Bilayer nanotubes and helical ribbons formed by hydrated galactosylceramides: acyl chain and headgroup effects

V. S. Kulkarni, W. H. Anderson, Rhoderick E Brown

Research output: Contribution to journalArticlepeer-review

56 Scopus citations

Abstract

The molecular basis of bilayer tubule formation in hydrated galactosylceramide (GalCer) dispersions has been investigated by synthesizing different chain-pure GalCers and examining their aqueous mesomorphic phase structure by freeze fracture and negative-stain electron microscopy. Thermotropic characterization of the GalCer species by differential scanning calorimetry provided supplementary information that verified the phase state under which morphological observations were carried out. Under aqueous conditions and at room temperature, N-24:1 delta 15(cis) GalSph, the predominant monounsaturated, nonhydroxy acyl species of bovine brain GalCer (NFA-GalCer), formed cylindrical mesomorphic self-assemblies consisting almost exclusively of "nanotubes," i.e., lipid bilayer tubules of relatively uniform length and diameter (length, 250–400 nm; diameter, 25–30 nm). In contrast, N-24:0 GalSph, the major saturated, nonhydroxy acyl species of bovine brain GalCer, displayed no tendency to form these relatively small "nanotubes." Rather, N-24:0 GalSph formed larger, variable-length ribbon-like structures (length, 5,000–10,000 nm) that often appeared to undulate and, occasionally, appeared to be helically twisted. Interestingly, bovine brain GalCer, which contains high levels of the N-24:1 delta 15(cis) and N-24:0 species as well as 2-hydroxy acyl chains, formed multilamellar liposomes of variable size and showed little tendency to form cylindrical structures. This result suggested that changes to the polar interface/headgroup region imparted by the 2-hydroxy acyl species strongly influenced bilayer tubule and cylinder formation in GalCer. To define this influence more clearly, other sphingoid-based and glycerol-based lipids were investigated. Morphological characterization of N-24:1 delta 15(cis) sphingosylphosphorylcholine (24:1 SM) revealed no evidence of bilayer cylinder or tubule formation. Similar results were obtained with aqueous dispersions of 1-palmitoyl-2-nervonoyl phosphatidylcholine (16:0, 24:1 PC). Hence, the bulkier, more hydrated, zwitterionic phosphocholine headgroup inhibited the formation of bilayer nanotubes and cylinders under physiological saline conditions.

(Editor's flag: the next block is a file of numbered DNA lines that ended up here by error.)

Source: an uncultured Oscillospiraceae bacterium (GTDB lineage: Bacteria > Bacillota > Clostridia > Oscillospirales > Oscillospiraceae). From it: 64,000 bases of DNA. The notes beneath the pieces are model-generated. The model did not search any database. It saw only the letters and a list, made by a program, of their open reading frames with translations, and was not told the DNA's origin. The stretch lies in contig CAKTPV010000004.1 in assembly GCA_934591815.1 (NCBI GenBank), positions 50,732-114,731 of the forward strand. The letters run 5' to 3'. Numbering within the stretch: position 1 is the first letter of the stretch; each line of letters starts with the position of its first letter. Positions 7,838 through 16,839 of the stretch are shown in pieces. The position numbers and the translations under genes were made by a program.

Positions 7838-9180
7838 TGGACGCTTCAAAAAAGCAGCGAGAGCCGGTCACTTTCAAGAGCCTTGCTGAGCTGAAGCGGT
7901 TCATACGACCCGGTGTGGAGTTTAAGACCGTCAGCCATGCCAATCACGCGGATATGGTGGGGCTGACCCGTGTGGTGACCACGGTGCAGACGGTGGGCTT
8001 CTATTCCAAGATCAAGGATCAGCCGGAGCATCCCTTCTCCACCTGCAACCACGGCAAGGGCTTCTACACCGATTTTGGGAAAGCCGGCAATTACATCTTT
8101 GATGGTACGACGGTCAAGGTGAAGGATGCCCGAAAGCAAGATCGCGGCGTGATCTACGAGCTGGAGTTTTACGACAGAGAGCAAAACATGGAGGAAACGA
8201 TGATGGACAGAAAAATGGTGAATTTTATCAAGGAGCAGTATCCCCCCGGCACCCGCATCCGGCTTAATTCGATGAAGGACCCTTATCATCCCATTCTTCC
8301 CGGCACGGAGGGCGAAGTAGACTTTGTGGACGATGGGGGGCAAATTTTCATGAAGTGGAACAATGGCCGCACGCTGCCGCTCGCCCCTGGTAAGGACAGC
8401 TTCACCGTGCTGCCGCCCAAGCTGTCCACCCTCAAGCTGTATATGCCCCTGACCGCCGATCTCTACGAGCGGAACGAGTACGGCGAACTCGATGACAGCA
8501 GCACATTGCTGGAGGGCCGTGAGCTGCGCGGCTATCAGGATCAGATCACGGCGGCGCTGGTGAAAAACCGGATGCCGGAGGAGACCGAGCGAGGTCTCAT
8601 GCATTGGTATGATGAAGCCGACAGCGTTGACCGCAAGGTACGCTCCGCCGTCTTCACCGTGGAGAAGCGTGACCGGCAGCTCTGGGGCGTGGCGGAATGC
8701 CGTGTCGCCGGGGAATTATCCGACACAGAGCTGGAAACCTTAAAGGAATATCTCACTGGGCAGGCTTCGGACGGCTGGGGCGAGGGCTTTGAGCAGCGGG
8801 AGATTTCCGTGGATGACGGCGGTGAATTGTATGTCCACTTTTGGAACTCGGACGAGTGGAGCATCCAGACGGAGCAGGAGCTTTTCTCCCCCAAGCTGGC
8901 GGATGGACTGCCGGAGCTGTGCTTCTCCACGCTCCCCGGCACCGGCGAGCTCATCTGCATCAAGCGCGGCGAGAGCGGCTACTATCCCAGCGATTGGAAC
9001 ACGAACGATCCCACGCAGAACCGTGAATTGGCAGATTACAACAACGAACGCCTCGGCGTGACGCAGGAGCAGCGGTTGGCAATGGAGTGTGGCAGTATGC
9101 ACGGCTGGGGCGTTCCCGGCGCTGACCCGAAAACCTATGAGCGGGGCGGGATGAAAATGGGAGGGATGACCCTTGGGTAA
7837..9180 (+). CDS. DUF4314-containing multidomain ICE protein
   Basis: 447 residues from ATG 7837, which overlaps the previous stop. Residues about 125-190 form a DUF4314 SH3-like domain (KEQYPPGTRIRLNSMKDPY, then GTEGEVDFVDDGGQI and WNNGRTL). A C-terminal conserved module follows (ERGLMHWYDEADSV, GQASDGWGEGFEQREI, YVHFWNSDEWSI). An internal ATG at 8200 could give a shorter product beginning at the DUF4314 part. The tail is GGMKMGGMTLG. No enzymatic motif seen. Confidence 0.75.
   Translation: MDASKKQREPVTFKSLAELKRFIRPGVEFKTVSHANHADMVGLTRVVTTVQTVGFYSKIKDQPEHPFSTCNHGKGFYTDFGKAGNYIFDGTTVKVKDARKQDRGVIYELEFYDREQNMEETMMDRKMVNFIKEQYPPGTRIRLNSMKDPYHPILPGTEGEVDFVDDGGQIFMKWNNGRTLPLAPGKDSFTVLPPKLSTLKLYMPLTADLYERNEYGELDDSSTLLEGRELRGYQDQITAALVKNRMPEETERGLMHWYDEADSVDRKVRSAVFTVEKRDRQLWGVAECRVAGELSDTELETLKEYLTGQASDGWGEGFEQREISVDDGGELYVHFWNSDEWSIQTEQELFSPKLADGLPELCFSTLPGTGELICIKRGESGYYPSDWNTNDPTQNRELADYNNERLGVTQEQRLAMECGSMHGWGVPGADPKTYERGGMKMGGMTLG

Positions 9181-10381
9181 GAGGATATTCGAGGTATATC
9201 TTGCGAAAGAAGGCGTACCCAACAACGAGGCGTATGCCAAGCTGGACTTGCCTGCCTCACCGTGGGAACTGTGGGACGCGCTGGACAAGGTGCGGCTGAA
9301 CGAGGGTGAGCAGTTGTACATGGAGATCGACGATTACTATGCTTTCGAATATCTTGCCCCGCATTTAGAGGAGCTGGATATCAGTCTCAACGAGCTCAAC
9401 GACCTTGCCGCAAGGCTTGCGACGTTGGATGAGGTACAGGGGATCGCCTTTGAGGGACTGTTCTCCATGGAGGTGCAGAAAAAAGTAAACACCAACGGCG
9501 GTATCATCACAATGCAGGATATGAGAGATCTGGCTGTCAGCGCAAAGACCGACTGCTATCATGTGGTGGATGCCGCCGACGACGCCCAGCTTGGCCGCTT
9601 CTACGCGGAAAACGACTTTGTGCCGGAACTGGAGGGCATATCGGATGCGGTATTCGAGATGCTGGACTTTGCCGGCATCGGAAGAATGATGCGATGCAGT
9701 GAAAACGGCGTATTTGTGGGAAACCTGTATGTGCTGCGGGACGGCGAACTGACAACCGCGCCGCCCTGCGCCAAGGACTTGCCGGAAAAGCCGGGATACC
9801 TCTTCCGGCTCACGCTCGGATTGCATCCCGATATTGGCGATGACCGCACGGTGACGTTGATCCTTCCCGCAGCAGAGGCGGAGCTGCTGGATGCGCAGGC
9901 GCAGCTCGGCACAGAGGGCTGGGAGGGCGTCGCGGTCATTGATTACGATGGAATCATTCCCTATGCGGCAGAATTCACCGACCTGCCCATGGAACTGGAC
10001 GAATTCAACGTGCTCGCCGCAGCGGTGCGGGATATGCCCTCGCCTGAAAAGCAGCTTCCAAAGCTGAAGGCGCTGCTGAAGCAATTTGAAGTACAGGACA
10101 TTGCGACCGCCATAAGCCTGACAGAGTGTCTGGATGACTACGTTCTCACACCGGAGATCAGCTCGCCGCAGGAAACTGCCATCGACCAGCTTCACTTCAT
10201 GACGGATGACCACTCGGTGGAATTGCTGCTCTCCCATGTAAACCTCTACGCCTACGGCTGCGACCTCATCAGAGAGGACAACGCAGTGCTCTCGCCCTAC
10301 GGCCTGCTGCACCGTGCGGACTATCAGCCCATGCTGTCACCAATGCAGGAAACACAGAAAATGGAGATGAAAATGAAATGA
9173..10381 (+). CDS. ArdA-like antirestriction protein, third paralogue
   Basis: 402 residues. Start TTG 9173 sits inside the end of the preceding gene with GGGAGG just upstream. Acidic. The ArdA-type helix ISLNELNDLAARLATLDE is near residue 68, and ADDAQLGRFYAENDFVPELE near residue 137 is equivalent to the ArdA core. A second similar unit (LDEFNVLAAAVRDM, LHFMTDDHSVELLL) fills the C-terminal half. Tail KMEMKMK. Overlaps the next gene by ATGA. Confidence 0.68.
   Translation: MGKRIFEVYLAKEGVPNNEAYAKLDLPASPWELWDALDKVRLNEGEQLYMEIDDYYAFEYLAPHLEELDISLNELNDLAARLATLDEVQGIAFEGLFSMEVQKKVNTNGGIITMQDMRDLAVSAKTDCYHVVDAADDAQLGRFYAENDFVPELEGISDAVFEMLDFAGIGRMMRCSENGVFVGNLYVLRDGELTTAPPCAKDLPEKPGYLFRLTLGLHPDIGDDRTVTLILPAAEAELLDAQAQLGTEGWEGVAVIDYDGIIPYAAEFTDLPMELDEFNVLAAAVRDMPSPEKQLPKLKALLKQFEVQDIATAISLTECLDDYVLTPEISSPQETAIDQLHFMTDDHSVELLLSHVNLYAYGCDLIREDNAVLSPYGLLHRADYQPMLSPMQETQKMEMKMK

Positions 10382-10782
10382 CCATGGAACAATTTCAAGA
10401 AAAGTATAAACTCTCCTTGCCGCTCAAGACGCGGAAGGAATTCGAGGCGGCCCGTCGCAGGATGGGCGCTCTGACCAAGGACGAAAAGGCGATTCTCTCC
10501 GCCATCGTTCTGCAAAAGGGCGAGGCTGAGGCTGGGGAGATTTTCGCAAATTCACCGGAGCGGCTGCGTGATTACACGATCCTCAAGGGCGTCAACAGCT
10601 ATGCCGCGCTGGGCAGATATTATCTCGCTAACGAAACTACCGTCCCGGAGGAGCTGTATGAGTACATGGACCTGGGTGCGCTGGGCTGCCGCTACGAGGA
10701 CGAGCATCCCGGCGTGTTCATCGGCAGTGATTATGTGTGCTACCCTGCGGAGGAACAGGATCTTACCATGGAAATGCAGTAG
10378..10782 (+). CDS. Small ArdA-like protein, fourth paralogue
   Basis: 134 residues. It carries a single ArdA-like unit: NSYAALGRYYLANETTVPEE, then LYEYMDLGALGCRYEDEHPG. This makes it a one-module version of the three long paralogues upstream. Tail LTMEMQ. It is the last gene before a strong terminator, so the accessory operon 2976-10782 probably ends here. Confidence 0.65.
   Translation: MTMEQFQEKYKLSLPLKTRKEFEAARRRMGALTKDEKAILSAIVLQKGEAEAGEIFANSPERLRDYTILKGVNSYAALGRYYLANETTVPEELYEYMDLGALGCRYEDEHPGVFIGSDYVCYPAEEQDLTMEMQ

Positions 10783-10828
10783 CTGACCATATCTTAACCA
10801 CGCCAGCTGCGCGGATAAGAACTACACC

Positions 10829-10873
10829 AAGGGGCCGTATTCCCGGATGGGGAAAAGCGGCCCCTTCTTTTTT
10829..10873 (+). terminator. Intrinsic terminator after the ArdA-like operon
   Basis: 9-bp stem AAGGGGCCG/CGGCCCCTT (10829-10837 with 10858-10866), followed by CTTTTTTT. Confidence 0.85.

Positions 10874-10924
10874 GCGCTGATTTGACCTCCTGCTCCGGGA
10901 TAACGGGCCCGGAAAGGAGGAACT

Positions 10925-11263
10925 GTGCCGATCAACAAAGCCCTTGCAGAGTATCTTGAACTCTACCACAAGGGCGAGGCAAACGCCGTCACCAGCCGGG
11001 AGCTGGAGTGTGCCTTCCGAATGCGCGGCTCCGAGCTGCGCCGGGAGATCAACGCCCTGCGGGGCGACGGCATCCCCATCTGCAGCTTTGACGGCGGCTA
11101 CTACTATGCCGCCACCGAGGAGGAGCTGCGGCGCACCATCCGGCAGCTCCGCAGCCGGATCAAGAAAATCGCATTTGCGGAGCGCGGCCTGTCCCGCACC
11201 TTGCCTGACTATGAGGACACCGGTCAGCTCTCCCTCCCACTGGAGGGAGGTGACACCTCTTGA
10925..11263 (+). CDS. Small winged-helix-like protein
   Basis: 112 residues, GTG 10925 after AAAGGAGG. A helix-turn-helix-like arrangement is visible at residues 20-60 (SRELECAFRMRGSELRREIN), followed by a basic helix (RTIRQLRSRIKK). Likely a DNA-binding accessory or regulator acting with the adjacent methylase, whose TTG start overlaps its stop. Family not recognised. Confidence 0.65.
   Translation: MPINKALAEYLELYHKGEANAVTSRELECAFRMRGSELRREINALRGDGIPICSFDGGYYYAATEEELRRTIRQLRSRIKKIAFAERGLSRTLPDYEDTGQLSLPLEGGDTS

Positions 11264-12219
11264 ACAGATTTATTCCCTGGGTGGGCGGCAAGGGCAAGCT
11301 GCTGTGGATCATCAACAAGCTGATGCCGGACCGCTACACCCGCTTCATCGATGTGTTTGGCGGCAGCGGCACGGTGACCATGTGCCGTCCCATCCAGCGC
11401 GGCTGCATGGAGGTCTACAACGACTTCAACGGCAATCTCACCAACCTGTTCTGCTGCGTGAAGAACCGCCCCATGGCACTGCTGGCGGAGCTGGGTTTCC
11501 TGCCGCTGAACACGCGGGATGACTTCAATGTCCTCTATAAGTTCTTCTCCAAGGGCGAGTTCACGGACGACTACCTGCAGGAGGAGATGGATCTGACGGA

Original languageEnglish (US)
Pages (from-to)1976-1986
Number of pages11
JournalBiophysical journal
Volume69
Issue number5
DOIs
StatePublished - 1995

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